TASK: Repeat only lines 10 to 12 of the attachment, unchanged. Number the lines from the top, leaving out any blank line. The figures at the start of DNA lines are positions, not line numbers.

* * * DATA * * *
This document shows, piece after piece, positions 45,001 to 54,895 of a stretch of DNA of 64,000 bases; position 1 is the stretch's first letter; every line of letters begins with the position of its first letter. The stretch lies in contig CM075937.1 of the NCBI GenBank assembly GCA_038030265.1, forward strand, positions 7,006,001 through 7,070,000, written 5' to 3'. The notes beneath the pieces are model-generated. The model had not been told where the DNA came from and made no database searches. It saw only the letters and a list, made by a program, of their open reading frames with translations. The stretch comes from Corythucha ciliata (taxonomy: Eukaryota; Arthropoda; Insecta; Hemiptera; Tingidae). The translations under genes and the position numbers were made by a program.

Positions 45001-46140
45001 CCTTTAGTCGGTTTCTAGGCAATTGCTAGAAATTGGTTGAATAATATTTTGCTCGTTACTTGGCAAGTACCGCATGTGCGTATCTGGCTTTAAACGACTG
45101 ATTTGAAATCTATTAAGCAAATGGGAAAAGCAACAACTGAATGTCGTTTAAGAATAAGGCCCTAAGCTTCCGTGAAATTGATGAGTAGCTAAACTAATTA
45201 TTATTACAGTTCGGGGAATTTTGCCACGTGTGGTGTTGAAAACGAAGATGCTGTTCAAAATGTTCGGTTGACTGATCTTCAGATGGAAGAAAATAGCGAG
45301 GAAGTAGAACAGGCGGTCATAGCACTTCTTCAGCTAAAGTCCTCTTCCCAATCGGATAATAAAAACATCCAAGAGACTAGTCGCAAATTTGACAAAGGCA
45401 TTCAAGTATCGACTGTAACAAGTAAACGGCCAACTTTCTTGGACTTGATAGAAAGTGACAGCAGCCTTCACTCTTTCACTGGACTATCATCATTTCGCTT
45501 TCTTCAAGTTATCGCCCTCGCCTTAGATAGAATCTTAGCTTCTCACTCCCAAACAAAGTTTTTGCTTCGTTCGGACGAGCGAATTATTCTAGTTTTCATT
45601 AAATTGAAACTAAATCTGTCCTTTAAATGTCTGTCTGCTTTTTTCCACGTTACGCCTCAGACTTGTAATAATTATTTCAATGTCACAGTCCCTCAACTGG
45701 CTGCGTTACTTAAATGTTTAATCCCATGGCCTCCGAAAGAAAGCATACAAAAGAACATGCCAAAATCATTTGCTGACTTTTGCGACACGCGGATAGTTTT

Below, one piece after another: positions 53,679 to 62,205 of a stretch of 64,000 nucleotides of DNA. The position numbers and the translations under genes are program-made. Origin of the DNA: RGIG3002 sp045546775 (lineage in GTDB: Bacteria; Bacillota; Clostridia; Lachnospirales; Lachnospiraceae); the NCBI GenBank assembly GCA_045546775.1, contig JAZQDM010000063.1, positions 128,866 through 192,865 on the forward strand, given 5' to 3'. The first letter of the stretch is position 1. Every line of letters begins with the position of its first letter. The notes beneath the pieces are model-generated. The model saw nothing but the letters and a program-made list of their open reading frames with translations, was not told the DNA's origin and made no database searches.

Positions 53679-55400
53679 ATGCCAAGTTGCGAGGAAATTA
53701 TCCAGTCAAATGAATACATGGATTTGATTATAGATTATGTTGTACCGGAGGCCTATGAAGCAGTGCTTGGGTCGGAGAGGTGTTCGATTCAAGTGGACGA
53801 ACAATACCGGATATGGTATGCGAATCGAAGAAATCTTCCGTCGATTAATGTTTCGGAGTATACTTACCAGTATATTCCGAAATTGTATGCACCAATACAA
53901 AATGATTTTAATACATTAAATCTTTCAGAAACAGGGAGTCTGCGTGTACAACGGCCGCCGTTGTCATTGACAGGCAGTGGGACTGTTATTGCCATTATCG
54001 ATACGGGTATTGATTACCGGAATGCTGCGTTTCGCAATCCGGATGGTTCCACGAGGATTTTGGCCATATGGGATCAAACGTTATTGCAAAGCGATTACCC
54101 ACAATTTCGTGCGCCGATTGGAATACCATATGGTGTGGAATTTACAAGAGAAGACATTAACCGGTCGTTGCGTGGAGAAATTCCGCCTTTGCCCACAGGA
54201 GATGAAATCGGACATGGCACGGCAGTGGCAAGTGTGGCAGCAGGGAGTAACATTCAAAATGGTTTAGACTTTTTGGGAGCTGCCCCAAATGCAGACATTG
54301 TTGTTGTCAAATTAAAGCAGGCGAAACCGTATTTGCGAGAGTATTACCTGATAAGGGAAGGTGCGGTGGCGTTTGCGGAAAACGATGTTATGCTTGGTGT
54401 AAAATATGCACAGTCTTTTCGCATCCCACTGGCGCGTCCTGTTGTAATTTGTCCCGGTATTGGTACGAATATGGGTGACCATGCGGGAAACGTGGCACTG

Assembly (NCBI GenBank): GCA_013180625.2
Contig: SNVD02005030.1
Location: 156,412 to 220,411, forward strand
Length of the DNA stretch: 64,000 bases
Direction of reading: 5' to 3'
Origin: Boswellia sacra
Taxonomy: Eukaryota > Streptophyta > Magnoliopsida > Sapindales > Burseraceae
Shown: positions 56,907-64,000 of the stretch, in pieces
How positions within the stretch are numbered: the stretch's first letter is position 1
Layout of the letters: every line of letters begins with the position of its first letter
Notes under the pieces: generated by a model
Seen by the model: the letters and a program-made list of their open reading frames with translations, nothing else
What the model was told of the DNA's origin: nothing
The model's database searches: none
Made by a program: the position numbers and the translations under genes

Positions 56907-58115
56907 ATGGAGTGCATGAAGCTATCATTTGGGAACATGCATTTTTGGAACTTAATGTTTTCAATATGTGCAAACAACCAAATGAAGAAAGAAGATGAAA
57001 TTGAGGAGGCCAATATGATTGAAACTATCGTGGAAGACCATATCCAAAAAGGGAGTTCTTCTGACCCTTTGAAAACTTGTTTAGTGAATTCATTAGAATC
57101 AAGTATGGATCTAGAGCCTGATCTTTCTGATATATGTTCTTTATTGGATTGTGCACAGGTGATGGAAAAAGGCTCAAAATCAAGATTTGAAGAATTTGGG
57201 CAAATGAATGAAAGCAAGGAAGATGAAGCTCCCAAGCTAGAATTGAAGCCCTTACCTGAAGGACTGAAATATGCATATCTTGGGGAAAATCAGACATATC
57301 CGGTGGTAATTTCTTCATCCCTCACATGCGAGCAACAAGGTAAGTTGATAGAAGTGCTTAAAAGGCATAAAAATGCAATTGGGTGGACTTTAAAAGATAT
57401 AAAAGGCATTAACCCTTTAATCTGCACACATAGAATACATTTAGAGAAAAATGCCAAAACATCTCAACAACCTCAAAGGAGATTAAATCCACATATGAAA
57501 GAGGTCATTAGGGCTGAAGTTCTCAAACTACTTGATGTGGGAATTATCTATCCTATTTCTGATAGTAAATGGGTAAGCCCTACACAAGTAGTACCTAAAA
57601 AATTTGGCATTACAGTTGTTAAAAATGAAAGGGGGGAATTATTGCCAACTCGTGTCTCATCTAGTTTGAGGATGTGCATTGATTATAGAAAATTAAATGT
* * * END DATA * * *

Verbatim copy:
45701 CTGCGTTACTTAAATGTTTAATCCCATGGCCTCCGAAAGAAAGCATACAAAAGAACATGCCAAAATCATTTGCTGACTTTTGCGACACGCGGATAGTTTT

Below, one piece after another: positions 53,679 to 62,205 of a stretch of 64,000 nucleotides of DNA. The position numbers and the translations under genes are program-made. Origin of the DNA: RGIG3002 sp045546775 (lineage in GTDB: Bacteria; Bacillota; Clostridia; Lachnospirales; Lachnospiraceae); the NCBI GenBank assembly GCA_045546775.1, contig JAZQDM010000063.1, positions 128,866 through 192,865 on the forward strand, given 5' to 3'. The first letter of the stretch is position 1. Every line of letters begins with the position of its first letter. The notes beneath the pieces are model-generated. The model saw nothing but the letters and a program-made list of their open reading frames with translations, was not told the DNA's origin and made no database searches.

Positions 53679-55400